ADPH: ALL Kids could end Feb. 1; 717 local kids would lose coverage

Published 3:24 am Thursday, December 21, 2017


Health insurance for 84,000 Alabama children, including 717 in Covington County, will be cancelled if Congress fails to act on CHIP, the Children’s Health and Insurance Program.

Funding for the grant program, which helps provide healthcare to 9 million children nationwide, ran out in September. Alabama had enough funding to keep its CHIP program, ALL Kids, in place until Feb. 1, 2018.

Many in Congress, including U.S. Rep. Martha Roby, who represents Covington County, say they support funding the program. However, Congress appears to be headed home for the Christmas break without reauthorizing CHIP.

As a result, the Alabama Department of Public Health (ADPH) has announced that ALL Kids, which is funded by CHIP, will stop taking applications and renewal applications on Jan.1. Coverage for active ALL Kids enrollees will be terminated on Feb. 1, 2018.

According to a release from the ADPH, those dropped from this coverage can still apply for new health coverage and financial assistance through Medicaid or through the Health Insurance Marketplace, but it will not guarantee coverage.

ALL Kids is not a free insurance program, but offers coverage with lower premiums of either $52 or $102 per month, depending on the family’s income. Though the open enrollment date for other insurance companies will be passed, Cathy Caldwell, the director of the Bureau of Children’s Health Insurance Programs for the Alabama Department of Public Health, said that parents would be allowed to sign up for insurance outside of that enrollment date.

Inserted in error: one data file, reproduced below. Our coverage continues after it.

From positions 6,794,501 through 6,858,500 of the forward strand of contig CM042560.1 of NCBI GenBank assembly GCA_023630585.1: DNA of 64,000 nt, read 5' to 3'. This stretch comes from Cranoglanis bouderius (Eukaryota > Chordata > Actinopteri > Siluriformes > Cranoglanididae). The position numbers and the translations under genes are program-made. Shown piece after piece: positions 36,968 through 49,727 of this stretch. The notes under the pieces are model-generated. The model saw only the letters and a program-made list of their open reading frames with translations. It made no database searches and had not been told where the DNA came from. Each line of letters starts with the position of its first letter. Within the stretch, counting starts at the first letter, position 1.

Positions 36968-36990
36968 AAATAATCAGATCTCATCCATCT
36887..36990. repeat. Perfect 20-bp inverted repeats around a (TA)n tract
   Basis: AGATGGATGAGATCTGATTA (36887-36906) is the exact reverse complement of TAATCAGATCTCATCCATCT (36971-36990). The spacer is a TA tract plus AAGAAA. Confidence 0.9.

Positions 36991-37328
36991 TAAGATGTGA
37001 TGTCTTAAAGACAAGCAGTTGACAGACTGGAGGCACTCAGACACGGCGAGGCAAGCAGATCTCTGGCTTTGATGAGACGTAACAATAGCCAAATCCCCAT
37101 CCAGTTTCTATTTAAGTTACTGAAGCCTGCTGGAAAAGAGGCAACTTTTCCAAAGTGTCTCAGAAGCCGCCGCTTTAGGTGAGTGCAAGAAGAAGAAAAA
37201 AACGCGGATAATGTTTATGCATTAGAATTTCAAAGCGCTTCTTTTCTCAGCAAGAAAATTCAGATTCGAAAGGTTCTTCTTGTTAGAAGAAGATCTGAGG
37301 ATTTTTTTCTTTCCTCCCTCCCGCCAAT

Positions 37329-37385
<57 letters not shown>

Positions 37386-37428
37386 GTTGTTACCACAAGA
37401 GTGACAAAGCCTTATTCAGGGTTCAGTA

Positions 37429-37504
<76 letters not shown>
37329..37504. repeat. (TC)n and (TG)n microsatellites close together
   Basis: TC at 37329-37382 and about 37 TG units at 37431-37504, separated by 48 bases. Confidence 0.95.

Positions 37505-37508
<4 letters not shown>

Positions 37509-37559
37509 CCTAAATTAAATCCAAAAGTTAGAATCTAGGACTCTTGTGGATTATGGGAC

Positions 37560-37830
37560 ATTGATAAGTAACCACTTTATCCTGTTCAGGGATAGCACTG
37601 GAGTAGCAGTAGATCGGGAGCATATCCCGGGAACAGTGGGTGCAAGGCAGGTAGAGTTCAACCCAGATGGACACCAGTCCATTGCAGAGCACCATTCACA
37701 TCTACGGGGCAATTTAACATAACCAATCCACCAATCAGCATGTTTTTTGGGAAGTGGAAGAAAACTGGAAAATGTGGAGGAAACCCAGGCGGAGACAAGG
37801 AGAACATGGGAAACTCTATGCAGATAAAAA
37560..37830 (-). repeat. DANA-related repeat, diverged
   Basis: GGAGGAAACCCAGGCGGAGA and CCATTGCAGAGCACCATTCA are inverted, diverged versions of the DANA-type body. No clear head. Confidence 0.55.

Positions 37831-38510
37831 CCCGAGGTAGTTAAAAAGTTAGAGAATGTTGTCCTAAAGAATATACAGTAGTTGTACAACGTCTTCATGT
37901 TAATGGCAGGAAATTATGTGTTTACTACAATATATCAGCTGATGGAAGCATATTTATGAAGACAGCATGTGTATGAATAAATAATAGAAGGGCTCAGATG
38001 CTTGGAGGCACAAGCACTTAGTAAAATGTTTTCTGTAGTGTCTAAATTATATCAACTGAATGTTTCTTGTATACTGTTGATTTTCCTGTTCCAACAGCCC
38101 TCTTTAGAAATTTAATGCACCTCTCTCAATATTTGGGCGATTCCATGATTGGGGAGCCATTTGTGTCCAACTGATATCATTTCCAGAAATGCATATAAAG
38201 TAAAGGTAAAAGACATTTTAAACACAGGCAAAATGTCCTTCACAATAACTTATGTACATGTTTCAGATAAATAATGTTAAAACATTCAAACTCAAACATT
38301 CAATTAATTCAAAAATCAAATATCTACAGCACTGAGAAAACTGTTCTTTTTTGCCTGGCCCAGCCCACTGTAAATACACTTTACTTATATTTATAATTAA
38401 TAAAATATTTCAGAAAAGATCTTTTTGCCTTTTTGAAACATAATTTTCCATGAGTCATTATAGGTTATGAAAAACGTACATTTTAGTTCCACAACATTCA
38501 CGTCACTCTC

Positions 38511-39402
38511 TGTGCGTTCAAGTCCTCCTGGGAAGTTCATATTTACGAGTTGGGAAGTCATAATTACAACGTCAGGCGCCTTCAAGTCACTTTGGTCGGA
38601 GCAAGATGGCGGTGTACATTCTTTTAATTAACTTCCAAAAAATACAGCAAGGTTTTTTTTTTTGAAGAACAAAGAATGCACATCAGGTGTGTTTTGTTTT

Roby’s spokesperson said Wednesday that she supports reauthorization.

“The House passed legislation fully funding CHIP in November, and Rep. Roby believes that measure should be included in any legislation extending government funding. CHIP funds Alabama’s ALL Kids program, which many families depend on for their children’s health care. Rep. Roby supports funding CHIP and is confident an agreement can be reached soon.”

Senate Majority Leader Mitch McConnell had promised Sen. Susan Collins of Maine that he would bring her CHIP bill to the floor before the Christmas break, in return for her support of the tax reform package approved this week. But yesterday, word out of Washington was that the vote would be delayed. Also delayed is a vote on an $81 billion disaster relief bill for victims of hurricanes and the California fires.

The Congress must pass a continuing resolution to fund the government through Jan. 19 before it leaves for the Christmas break on Friday night.

Caldwell said she is worried that CHIP won’t be refunded if Congress fails to act before the break.

“The benefits and hope that this program brings to families and children is what Congress needs to see,” she said. “The program makes health insurance easily accessible to underprivileged families and if they don’t make a decision quick, then thousands of children will lose coverage and not get the medical attention they need.”

Since CHIPS was founded in 1998 the number of uninsured children has dropped from 20 percent to 2.4 percent.

Those who have health insurance through ALL Kids and are worried about coverage can call ALL Kids at 1-888-373-Kids (5437).